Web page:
Six Questions To Determine If You Are Cut Out For Freelancing

Probably once a month, a colleague who is unhappy at work or recently laid off will contact me to ask what freelancing is like. Will it be lonely? Will they be able to make a living?

The answers to those questions depend on your personality, work experience and financial situation. Whether you are considering freelancing because you hate your job, you’re between jobs or you are looking to transition back to work from full-time parenting, here are some questions to consider. They’re based on years of working with freelancers as an assigning editor, conversations with freelancer friends and my own experience.

1. Are you willing to sell yourself and your work? If you can’t find a way to approach potential clients, you will not succeed as a freelancer. When you’re starting out in business, a steady flow of work isn’t going to land in your lap. It may take three to six months to build up a good volume of projects.

Look back at past situations where you have had to sell something and consider how you felt while doing it. Were you depressed, or was it a challenge that you could manage–and maybe even find ways to enjoy, because you knew it would lead to work you loved? Whatever your answer, that is likely how you will feel many of the days you are freelancing, especially in the beginning.

2. Are you disciplined–about work specifically? You may be very dedicated to your training for marathons or religious about keeping your volunteer commitments at your children’s school. However, if you’re not good at making yourself show up at your desk, ready to work, for at least a few hours every business day, your freelance business will not take off. Clients will not contact you regularly if it takes days to return phone calls or emails.

At the same time, it’s important to consider whether you are good at balancing your life. Chaining yourself to your laptop will not lead to success and can drain your energy. If you’ve spent three hours at your desk on a deadline project, getting out for lunch with a friend can be a good way to keep your energy flowing….as long as you’re back at your desk the next morning. Freelancers who take breaks when they need them seem to do better, long-term, than all-or-nothing types, according to my unscientific observations.

3. Do you need the money? This may seem like a funny question to ask, but from what I’ve seen, the pressure to earn enough to pay the bills or contribute to paying them is a powerful motivator to success in freelancing. I don’t know any creative professionals for whom the money is a primary reason for being in business. Most get their inspiration from their passion for their work, the subject matter it involves, the desire to give back or something along those lines. However, the survival instinct is what often pushes someone to get moving in any business and earn real money.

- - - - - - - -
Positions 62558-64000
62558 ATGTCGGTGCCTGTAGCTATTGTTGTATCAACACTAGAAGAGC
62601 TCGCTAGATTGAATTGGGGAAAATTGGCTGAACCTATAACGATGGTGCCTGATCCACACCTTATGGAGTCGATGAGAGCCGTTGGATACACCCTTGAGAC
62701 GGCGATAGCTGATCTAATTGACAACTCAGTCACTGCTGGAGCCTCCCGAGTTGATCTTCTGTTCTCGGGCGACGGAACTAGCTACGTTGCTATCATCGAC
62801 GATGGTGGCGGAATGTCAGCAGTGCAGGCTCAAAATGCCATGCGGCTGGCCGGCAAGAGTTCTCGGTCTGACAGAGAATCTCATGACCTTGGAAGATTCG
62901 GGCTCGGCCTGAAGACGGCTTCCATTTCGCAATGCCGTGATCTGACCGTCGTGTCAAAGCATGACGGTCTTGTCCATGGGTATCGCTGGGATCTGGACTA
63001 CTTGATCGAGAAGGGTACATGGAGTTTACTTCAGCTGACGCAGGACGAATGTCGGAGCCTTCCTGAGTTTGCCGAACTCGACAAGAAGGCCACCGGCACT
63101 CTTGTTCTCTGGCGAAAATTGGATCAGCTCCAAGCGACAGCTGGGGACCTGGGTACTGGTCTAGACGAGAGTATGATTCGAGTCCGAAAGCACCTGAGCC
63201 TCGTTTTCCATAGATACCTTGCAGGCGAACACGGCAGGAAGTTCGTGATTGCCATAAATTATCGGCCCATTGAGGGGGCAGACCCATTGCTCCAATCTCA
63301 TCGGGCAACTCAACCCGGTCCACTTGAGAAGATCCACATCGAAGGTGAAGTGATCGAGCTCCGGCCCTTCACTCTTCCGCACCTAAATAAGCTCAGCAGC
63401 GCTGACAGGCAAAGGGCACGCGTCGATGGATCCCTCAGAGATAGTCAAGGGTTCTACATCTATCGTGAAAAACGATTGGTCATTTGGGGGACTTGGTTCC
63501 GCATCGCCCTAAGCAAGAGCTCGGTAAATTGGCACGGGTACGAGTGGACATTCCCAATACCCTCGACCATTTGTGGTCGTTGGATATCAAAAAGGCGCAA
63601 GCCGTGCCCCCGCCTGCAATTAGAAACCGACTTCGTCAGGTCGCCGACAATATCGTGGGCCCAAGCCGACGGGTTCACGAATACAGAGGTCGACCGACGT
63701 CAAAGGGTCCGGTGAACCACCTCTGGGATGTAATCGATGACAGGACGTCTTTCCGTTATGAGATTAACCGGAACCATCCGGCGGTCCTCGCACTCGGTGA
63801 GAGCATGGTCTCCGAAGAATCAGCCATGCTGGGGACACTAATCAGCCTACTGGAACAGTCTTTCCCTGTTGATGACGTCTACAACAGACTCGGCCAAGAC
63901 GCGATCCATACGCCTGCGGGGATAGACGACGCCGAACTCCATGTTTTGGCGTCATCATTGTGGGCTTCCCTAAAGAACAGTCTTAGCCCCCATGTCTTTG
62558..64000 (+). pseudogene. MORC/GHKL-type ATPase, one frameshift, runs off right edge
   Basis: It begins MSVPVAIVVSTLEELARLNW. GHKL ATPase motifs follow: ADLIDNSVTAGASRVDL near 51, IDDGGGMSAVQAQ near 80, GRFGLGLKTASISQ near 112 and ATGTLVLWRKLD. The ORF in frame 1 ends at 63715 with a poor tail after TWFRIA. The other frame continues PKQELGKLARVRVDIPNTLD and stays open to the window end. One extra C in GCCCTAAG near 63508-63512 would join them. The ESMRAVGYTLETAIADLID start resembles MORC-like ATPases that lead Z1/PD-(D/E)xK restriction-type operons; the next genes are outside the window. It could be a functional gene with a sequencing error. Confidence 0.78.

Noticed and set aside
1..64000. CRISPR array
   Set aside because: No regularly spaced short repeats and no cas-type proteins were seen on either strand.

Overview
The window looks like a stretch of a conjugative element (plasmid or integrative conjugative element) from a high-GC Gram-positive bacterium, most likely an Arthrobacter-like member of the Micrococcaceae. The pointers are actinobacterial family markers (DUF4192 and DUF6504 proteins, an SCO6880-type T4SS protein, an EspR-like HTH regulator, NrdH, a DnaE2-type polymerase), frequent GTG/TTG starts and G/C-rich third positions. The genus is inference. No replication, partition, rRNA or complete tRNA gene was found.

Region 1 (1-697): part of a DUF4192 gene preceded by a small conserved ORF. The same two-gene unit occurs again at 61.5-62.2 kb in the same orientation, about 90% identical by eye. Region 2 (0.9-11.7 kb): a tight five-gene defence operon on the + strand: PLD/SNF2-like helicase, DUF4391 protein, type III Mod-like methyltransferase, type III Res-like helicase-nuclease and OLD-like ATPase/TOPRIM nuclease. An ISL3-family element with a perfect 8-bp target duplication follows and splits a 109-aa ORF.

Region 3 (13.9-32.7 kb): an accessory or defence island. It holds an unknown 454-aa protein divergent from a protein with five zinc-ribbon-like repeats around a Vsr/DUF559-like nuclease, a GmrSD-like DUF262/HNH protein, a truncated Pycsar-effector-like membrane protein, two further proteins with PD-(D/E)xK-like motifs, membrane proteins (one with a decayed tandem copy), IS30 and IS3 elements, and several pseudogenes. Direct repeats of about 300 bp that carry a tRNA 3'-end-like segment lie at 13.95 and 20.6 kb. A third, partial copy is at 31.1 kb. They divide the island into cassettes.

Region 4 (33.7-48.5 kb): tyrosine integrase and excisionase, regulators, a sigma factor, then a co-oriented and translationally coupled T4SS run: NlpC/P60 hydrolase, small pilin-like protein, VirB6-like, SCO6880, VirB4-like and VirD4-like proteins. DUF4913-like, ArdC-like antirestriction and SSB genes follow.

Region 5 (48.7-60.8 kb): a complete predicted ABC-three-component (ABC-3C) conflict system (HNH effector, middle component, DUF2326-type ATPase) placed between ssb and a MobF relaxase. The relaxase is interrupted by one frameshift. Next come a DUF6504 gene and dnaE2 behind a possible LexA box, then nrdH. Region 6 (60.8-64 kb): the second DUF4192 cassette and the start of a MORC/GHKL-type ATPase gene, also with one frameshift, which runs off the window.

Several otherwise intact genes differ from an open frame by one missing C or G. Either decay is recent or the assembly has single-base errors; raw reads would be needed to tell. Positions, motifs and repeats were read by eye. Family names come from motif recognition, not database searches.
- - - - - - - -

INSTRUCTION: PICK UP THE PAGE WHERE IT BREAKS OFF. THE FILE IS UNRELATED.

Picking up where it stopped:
4. Can you live with gray areas in your career? In a staff position at a company, your role will be clear. You will have a certain title, a particular place to sit, a specific salary, etc. Not so in freelancing. Even if you’re part of a team, your role there will be temporary and somewhat fluid, compared to team mates who are on staff. You may be working alongside former colleagues who were junior to you — but now find that you have less clout than they do. You may not know where you stand financially, week to week, because the amount you earn from a project may depend on how much work the job ends up requiring.

Then again, freelancing means you will be almost free from the burdens of office politics. You’ll be able to move onto another gig if the people involved in a particular project are unpleasant, without a dramatic farewell meeting. And you will control the amount you earn, through the effort you put into winning business and delivering projects that make your clients happy.

There are other uncertain areas in freelance life, too. The big one is that you will not have corporate benefits, unless they are provided by your spouse’s employer or a part-time gig. Can you handle the legwork of buying your own health insurance, setting up your own retirement plan and figuring out how to handle issues like disability insurance? If you’re over 40, these benefits are likely to become increasingly important.

There’s no right or wrong way to feel about living outside of the structure of corporate America. But it’s important to consider how you will react before you embark on freelancing.

5. Are you flexible about the work you do? In some fields, like journalism, opportunities are drying up in areas such as newspaper reporting. If you are not willing to branch out into new, related pursuits in digital media and the like, you may not be able to earn enough to support yourself and your family. The same holds true in other creative fields, such as design.

6. Will you be able to plunge into unfamiliar areas successfully? Here’s one litmus test: Look back at your career, to see how you reacted when your company offered opportunities to pick up new skills. Were you one of the first to volunteer, or did you hesitate to get involved? Did you actually learn new “tricks” that you brought to your work going forward, or did you find that you returned to the way you were accustomed to doing things? Freelancing requires you to do a lot of on the job learning, so if you’ve found you naturally gravitate to “crash course” type situations and thrive in them, the freelance world is a good one for you.


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  1. Pingback: Confessions of a cookbook ghostwriter

  2. admin

    Hi Trey,

    We’re taking it slowly for now … but thanks for the offer and if you like send some examples of your work to